We have known for a while that networking is one of the top reasons people attend conferences.
But who knew it actually makes them smarter?
According to a new study published by Scientific American on 5 ways to Maximize Your Cognitive Potential networking was cited as one of the best ways to expose yourself to new ideas, perspectives and knowledge that results in cognitive growth or becoming smarter!
Grow Your Attendees’ IQ
Conferences offer attendees the opportunity to meet new people that expose them to insights they have never thought of before. That’s where peer learning occurs best because we experience new information in meaningful and unique ways. I can’t think of a better place than a face-to-face conference for growing the collective IQ of your attendees.
New Brain Science Reveals Networking Makes You Smarter
Andrea Kuszewski, a behavior therapist and researcher with METODO Social Sciences Institute was studying how people learn new information, retain it, and use it as a foundation to solve their next problem.
She discovered that networking with other people was one of the best ways to make new learning happen. Her study reinforces that networking fosters learning! And that the social and emotional benefits from it are just icing on the cake.
Four Ways to Make Your Conference Smarter Through Networking
As you plan your next meeting, consider applying Kuszewsk’si four primary principles to your networking experiences. We’ve already discussed her fifth principle which shows networking makes your smarter.
1. Novel Networking
Feed the hunger your attendees have for new information and experiences with fresh new networking experiences. Don’t do the same ole speed networking. Create something different.
When you use novel networking experiences it triggers dopamine in the brain which kicks motivation into high gear. It also stimulates neurogenesis—the creation of new neurons—and prepares your brain for learning.
2. Challenge Networking
According to Kuszewski, efficiency is not your friend when it comes to cognitive growth. In order to stimulate the brain to make new connections and keep neurons active, you need to challenge it. So create advanced networking that move attendees into more challenging activities.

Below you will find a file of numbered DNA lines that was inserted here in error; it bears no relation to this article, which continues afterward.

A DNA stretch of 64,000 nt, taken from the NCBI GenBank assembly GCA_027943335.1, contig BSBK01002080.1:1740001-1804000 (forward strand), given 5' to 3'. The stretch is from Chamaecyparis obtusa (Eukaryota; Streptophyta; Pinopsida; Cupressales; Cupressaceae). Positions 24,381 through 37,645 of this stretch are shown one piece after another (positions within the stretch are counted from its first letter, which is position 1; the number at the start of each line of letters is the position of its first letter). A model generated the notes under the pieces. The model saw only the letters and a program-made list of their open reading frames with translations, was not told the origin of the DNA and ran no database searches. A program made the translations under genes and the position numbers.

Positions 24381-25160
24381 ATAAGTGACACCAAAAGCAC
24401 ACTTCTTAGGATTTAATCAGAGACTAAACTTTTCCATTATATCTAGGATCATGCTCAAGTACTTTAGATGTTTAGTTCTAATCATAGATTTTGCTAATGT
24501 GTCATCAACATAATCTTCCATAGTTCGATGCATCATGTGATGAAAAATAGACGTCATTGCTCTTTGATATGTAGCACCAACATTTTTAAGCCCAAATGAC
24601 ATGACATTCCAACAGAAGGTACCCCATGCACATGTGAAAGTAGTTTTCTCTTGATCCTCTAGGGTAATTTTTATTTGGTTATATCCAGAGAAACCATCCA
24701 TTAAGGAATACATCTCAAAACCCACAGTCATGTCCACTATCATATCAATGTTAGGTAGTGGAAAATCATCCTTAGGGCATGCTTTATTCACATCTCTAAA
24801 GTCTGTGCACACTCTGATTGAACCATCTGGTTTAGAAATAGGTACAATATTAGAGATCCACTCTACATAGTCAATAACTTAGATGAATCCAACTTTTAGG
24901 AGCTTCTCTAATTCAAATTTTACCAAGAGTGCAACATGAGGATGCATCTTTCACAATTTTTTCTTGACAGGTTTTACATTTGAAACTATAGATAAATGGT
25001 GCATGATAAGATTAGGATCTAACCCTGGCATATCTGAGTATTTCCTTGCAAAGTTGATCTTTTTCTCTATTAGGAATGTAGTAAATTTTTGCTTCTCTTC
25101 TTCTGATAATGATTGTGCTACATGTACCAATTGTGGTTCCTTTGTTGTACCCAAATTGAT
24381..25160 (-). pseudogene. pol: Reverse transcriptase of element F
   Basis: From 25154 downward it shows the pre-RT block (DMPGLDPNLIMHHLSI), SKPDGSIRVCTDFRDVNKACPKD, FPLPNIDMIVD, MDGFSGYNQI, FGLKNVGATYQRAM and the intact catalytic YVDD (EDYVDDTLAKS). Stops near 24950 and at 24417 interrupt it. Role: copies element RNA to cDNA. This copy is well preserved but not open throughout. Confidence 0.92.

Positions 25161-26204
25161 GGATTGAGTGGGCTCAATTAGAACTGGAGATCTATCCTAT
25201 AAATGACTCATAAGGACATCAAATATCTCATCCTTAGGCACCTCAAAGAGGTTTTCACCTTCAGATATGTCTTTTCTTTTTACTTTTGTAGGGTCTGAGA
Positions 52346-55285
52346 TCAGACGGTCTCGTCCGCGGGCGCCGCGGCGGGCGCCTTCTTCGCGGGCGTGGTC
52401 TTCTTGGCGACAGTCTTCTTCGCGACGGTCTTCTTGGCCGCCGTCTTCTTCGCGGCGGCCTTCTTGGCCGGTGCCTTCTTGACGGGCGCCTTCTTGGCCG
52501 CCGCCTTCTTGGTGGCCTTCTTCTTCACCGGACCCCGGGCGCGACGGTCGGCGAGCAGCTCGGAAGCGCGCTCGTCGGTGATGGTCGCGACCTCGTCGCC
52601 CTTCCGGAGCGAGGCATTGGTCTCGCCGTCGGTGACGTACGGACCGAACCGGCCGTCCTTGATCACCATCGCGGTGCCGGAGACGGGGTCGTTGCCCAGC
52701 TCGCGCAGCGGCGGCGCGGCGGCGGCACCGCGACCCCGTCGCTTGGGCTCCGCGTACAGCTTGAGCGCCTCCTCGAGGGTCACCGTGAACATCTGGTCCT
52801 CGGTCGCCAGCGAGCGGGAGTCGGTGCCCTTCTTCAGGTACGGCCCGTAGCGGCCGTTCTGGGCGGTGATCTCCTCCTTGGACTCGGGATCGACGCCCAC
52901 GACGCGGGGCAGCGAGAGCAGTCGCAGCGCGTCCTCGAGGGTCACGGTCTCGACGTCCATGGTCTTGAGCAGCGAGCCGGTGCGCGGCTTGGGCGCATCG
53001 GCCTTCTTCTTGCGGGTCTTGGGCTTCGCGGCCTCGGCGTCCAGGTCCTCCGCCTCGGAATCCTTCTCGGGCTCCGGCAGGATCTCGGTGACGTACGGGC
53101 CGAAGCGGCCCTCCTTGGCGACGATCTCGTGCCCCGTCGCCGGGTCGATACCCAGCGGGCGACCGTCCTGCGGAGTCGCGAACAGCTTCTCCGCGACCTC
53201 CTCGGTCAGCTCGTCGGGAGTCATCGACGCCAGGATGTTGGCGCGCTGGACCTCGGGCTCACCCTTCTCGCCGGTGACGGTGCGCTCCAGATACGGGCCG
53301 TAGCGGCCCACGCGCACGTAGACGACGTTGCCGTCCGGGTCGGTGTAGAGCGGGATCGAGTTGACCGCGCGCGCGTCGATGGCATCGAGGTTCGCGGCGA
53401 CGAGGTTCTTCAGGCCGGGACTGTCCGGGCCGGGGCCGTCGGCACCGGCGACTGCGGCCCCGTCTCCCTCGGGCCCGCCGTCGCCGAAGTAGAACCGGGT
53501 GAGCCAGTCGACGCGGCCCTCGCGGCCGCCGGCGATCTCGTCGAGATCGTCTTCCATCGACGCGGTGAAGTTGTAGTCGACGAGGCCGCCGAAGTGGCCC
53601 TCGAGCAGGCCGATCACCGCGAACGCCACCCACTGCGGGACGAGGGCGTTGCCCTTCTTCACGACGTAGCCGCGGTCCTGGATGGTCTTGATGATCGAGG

For example, networking with people they know is easy. Talking to people they don’t know well is not. Keep them on their toes so to speak for new learning to occur. However, don’t push them so far that they have an emotional hijack or learning stops!
How can you challenge and support your attendees to step out of their comfort zone to meet weak ties at your conference?
3. Creative Networking
How can you incorporate creative networking activities within every session? What if every speaker had their participants meet someone they didn’t know and then answered a creative question?
You might start with “Which creative person do you like more? Picasso or Martha Stewart and why?” Then after one- to two-minutes, have them switch to another person and answer “Dolly Parton or Molly Cyrus and why?” Repeat the process one more time with a question like: “Steve Jobs or Steven Spielberg and why?”
Unusual, creative networking increases information retention and primes the brain for learning.
4. Thought-Provoking Networking
The brain needs to exercise in order to stay healthy. Have speakers start their sessions by asking attendees to find someone they don’t know and brainstorm one possible way to solve a problem. When we use networking experiences that encourage problem solving we’re helping our attendees get smarter.
How have networking experiences at conferences you’ve attended made you smarter? What factors were in play that made that experience so valuable for you?